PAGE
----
MPH Blog

Posts for tag: dog park

By Heather Beeson of Morena Pet Hospital
July 19, 2013
Category: Pet Safety
Tags: pet safety   dog park  

 

We have all heard the saying before: “It’s all fun and games until somebody (or somebody's dog) gets hurt".  But what options does a dog owner have when they want to reward their dog with some physical exercise or address their dog’s need for social interaction at the local dog park?  Working in the veterinary field, we are not estranged from the occasional canine patient presenting to us with multiple lacerations inflicted from an earlier dogfight.  So how can pet owners ward off these dangers that exist and ensure that their visit to the dog park is a happy and safe time for their pets? 

Here are a few suggested dos and don’ts on how to handle trouble at the dog park.

DOs:

Do educate yourself on the signs of healthy play and how to read dog body language. If you can observe and respond effectively to gradually increasing signs of arousal, you will find yourself being well equipped to intervene before “play-time” turns into a trip to the veterinarian.

Do remember to have a leash handy at all times.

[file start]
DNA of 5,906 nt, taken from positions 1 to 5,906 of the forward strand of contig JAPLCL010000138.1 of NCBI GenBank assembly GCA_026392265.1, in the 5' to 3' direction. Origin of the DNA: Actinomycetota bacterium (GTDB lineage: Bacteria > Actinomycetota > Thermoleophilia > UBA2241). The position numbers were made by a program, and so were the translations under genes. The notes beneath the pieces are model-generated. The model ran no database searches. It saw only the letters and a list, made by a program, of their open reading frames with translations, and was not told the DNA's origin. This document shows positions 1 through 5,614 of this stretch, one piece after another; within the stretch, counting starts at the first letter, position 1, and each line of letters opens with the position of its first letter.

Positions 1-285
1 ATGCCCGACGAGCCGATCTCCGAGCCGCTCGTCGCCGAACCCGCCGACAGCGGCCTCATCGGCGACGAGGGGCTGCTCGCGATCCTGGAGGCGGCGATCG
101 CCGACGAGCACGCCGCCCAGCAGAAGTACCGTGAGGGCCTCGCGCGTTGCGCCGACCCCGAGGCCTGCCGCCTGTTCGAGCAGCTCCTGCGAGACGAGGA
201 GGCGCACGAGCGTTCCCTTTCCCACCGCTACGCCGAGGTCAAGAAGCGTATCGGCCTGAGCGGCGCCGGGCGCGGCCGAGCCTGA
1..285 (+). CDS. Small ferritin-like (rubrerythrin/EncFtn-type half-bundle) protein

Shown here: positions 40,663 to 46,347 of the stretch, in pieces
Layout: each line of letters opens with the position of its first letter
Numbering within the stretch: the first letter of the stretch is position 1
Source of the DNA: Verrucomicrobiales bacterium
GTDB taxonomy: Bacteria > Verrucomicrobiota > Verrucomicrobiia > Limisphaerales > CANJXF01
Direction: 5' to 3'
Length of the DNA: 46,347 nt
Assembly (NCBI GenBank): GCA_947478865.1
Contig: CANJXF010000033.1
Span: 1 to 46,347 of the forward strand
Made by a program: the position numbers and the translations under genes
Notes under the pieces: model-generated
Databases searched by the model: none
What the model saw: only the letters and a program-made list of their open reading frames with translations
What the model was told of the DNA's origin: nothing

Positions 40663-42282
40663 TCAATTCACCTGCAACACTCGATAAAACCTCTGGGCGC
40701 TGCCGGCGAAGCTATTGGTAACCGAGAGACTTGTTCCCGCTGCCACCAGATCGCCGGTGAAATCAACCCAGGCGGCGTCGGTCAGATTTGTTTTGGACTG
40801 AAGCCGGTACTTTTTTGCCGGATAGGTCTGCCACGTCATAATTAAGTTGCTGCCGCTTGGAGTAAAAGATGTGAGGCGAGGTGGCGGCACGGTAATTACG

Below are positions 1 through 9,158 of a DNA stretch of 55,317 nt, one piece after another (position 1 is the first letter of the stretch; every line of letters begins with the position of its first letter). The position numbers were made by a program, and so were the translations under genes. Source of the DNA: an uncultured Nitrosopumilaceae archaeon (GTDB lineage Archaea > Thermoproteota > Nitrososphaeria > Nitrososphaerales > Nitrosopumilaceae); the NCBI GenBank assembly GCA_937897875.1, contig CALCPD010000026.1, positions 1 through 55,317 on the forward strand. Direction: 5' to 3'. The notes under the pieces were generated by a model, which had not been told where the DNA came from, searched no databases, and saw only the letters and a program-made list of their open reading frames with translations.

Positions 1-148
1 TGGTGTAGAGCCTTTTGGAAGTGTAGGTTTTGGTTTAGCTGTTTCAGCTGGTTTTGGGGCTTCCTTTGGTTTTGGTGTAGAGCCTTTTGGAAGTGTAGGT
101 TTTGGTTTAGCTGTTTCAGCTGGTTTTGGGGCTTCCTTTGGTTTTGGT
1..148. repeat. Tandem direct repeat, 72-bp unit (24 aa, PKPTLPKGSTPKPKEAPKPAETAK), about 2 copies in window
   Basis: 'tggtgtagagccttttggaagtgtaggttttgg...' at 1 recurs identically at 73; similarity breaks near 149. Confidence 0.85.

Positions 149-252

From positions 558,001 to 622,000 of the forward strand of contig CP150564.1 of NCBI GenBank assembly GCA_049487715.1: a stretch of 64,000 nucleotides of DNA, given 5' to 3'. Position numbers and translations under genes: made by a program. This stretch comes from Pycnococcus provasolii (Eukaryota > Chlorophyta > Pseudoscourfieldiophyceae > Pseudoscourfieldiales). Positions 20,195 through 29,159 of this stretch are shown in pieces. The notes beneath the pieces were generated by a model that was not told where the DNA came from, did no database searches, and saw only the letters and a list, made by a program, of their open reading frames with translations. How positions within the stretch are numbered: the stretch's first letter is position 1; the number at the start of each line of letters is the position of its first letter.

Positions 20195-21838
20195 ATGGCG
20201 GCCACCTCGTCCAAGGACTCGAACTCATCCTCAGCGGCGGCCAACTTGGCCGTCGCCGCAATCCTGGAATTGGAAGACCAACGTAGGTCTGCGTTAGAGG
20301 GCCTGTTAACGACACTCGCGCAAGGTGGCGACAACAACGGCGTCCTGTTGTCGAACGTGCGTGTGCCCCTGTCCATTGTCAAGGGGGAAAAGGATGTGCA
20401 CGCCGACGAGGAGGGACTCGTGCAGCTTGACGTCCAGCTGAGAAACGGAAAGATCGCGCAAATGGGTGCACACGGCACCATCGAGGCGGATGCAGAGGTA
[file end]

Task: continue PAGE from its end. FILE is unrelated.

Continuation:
Do keep your eye on your dog, just as you would a child.  Remember, this is reward time for your dog, so you should be focused on your dog for the entire time you are at the park.

Do clean up after your pet.  Taking initiative to keep the park clean will increase the likelihood that the park stays open and protect both your dog and all other attending dogs from communicable illnesses.

Do remember to bring a water bowl and some water for your pet even on cooler days.

Do know the number and location to the closest veterinary hospital in case of emergency.


DON’Ts:

Don’t allow your dog to get so far away that you cannot intervene and control a situation.

Don't expect the dogs to work it out. Remember, it is ultimately the dog owner’s responsibility for maintaining peace & order at the dog park.

Don’t expect the other dog owner to take action if a troubling situation arises. Some pet owners do not consider their dog’s behavior to be a problem or do not handle emergency situations as well as others.

Don't think of the dog park as a great place to socialize a dog with behavioral issues (reactivity, aggression, fear, etc.) toward other dogs or people.  In doing so, your pet will be left relating the dog park to a place of scary, overwhelming, and stressful happenings instead of the fun and joyful place it should be.

Don't bring your dog to the park if he/she is suffering from any sort of transmissible illness. Find other ways to provide your dog with exercise until he/she is no longer contagious.


Readers, what are your best tips for keeping the peace at the dog park? Which San Diego dog parks are your favorite? We’d love to hear about your (and your pet’s) experiences so please feel free to leave a comment!